Cyber Criminal Underground: The Comics Edition

The criminal underworld is an insular community shrouded in secrecy. That’s helped lend an air of
mystique to cyber crime. (See also: Bruce Willis in “Die Hard 4: Live Free or
Die Hard.”). But it turns out that, like so much else, real life cyber crime is… well… pretty dull.

The criminal underworld is an insular community shrouded in secrecy. That’s helped lend an air of
mystique to cyber crime. (See also: Bruce Willis in “Die Hard 4: Live Free or
Die Hard
.”). But it turns out that, like so much else, real life cyber crime is… well… pretty dull. 

How dull? Comic artist Marc Alan Fishman of Unshaven Comics recently teamed up with security firm Team Cymru on a series of strips that illustrate the kinds of mundane transactions that keep the cyber criminal underground humming: spammers purchasing e-mail addresses, identity thieves buying “dumps” of stolen credit card numbers, and thieves trying to figure out how to moved fenced items across international borders.

Spammers always need fresh lists of e-mail addresses, says Steve Santorelli director of global outreach at Team Cymru. Supplying them is a lucrative underground business in its own right. The easy availability of such lists and the commodity prices they fetch is a sign of how well developed the underground economy really is. In this strip, a spammer negotiates for a list of one million e-mail addresses. The final price: 100 addresses for a little more than a penny.

Fishman supplied the artwork here, but the conversations depicted are actual chats observed in underground forums, with minor modifications made to preserve the integrity of Cymru’s surveillance operation, said Santorelli. These strips can also be viewed on Cymru’s regular security Webcasts

As in traditional criminal networks, reputation is
everything, and cybercriminals will go to great lengths to maintain their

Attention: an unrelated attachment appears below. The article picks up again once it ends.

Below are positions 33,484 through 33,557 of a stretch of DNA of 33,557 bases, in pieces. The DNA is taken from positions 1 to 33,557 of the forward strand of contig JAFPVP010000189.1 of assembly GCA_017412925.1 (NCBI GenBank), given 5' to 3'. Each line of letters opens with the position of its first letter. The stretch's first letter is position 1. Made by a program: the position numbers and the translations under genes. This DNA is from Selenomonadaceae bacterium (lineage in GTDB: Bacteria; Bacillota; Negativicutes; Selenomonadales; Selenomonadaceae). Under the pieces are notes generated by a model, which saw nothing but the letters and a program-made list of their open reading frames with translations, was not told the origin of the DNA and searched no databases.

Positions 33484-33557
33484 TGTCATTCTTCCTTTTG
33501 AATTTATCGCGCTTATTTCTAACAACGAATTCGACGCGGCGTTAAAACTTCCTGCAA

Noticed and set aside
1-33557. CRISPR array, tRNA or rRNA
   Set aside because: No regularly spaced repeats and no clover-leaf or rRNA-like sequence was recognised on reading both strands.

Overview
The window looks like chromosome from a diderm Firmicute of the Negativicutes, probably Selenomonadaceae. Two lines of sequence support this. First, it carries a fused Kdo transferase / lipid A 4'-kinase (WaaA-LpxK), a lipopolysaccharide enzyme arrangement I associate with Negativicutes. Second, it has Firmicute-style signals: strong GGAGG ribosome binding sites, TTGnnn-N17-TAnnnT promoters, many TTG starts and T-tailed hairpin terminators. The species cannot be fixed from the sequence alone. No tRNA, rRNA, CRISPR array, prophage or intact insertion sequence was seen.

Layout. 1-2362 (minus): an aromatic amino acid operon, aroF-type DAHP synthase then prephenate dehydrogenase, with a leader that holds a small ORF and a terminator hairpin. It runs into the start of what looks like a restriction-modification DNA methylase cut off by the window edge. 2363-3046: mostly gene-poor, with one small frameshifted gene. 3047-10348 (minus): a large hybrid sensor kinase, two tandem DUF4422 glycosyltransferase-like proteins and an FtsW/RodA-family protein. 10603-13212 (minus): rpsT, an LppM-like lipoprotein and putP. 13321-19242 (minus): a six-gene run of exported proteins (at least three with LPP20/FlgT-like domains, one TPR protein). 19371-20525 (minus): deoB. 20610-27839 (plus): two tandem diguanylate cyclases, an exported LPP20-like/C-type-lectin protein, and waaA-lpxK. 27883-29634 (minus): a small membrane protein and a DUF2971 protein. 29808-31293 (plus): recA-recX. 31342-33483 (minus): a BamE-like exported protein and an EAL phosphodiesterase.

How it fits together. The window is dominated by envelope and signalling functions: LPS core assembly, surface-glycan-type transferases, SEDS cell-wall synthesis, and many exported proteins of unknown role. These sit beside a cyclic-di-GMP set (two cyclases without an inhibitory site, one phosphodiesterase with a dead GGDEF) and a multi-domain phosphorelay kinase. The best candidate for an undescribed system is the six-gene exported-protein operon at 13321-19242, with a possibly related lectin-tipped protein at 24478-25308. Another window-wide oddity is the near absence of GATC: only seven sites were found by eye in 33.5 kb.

reputation and provide quality goods and services for valued customers. In the above strip, “Chuck” is displeased that a batch (or “dump”) of stolen credit card
account numbers he has purchased are protected by a separate PIN and wants his
money refunded.

Criminals dealing in fenced goods or stolen cash
need to find a way to move it to a location where they can access it. Cymru
says that shipping goods between countries is a common source of tension
between cyber criminals – and a point of intense negotiation. In this strip,
two cyber criminals negotiate to cover the cost of moving how to move goods
between Taiwan and Kenya.
 

Though most interactions in the cyber criminal underground
are virtual, criminals do sometimes meet in the flesh (also known as
“meatspace”) to consummate deals, or just to socialize, as depicted in the above strip.

Too much knowledge of the individuals behind their online
criminal contacts makes both parties vulnerable, leading to apprehension and
mutual distrust. The strip above illustrates how cyber criminals can get just as tweaky and freaked out as other kinds of cons. 

The creation and sale of stolen identity documents is a
lucrative and highly evolved industry in the cyber criminal underground. As this
strip illustrates, valued customers can even get weekend delivery of fake
passports… for a price.

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Discussion

  • Anonymous on

    Awesome site!

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